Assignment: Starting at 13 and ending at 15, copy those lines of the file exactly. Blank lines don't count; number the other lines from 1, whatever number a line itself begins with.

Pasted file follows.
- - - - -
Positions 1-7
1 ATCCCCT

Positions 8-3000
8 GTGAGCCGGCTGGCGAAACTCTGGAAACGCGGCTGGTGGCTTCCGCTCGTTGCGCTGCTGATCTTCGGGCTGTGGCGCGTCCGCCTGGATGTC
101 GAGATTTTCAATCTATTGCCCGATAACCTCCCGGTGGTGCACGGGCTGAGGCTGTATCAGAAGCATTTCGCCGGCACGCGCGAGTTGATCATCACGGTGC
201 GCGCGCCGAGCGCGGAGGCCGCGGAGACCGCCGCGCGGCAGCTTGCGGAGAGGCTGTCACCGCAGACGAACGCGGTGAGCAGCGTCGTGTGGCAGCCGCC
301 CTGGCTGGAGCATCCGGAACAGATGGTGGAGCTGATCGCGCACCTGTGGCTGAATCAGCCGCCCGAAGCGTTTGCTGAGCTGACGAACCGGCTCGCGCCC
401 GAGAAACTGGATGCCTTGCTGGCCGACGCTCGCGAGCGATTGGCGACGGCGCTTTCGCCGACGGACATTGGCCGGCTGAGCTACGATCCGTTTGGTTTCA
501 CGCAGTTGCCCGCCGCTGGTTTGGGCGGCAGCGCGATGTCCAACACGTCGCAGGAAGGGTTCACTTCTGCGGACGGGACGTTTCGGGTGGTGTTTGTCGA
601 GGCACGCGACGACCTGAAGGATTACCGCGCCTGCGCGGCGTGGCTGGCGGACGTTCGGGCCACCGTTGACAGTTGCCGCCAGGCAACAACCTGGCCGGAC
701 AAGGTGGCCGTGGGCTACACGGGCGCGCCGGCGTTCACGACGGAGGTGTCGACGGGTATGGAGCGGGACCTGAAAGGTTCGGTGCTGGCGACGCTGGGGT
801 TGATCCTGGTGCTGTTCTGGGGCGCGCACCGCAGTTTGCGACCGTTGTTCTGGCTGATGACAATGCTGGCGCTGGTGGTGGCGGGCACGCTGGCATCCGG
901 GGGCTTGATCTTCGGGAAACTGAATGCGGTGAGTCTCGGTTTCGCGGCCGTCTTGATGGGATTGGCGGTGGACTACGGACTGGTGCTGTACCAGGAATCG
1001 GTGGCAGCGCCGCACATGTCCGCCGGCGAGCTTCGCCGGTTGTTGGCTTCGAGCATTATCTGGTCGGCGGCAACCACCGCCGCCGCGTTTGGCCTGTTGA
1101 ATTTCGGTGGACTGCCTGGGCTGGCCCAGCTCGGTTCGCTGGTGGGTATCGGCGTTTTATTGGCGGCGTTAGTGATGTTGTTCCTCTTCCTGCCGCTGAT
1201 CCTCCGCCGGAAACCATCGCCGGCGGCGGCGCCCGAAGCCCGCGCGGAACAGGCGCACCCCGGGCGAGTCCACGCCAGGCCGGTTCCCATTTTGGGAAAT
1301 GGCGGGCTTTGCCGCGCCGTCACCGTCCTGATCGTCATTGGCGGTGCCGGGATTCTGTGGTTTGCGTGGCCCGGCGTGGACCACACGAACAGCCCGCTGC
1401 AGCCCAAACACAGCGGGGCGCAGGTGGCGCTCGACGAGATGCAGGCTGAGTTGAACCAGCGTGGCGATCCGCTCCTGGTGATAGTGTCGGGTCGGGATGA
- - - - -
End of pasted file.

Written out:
901 GGGCTTGATCTTCGGGAAACTGAATGCGGTGAGTCTCGGTTTCGCGGCCGTCTTGATGGGATTGGCGGTGGACTACGGACTGGTGCTGTACCAGGAATCG
1001 GTGGCAGCGCCGCACATGTCCGCCGGCGAGCTTCGCCGGTTGTTGGCTTCGAGCATTATCTGGTCGGCGGCAACCACCGCCGCCGCGTTTGGCCTGTTGA
1101 ATTTCGGTGGACTGCCTGGGCTGGCCCAGCTCGGTTCGCTGGTGGGTATCGGCGTTTTATTGGCGGCGTTAGTGATGTTGTTCCTCTTCCTGCCGCTGAT